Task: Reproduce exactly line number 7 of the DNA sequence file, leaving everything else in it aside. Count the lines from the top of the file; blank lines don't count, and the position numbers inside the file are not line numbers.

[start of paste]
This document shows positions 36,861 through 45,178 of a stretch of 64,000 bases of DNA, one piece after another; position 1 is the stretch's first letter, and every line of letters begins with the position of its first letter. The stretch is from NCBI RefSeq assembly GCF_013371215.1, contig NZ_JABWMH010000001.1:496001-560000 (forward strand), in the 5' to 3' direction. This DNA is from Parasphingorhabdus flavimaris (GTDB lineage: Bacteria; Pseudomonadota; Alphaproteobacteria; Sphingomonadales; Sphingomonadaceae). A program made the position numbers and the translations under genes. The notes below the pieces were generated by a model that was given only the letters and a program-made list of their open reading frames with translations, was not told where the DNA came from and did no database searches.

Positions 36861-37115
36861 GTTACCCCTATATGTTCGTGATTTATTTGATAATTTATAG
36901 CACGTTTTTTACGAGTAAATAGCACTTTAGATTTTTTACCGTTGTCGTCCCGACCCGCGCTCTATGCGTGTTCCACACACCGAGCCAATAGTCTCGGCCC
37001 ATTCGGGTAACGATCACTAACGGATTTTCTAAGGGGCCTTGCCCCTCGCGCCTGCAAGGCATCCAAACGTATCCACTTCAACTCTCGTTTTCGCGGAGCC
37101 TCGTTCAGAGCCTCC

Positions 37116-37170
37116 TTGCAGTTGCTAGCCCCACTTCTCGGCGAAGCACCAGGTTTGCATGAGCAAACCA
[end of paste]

Positions 37116-37170